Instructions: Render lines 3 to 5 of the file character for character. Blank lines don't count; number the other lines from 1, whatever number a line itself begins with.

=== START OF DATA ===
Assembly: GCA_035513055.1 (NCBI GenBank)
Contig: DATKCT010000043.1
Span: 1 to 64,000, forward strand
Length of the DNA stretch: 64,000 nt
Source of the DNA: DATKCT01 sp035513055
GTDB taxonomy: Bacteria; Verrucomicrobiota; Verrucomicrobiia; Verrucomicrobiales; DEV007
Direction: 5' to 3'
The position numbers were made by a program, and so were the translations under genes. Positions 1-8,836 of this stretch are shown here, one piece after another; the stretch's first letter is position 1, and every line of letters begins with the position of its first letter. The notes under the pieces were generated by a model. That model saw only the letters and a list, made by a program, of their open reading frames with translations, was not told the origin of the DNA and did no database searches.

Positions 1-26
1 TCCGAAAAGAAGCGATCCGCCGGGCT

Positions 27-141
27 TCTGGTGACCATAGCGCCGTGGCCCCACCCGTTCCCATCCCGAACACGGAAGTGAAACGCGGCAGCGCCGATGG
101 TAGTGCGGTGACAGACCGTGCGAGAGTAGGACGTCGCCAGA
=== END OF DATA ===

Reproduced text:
Span: 1 to 64,000, forward strand
Length of the DNA stretch: 64,000 nt
Source of the DNA: DATKCT01 sp035513055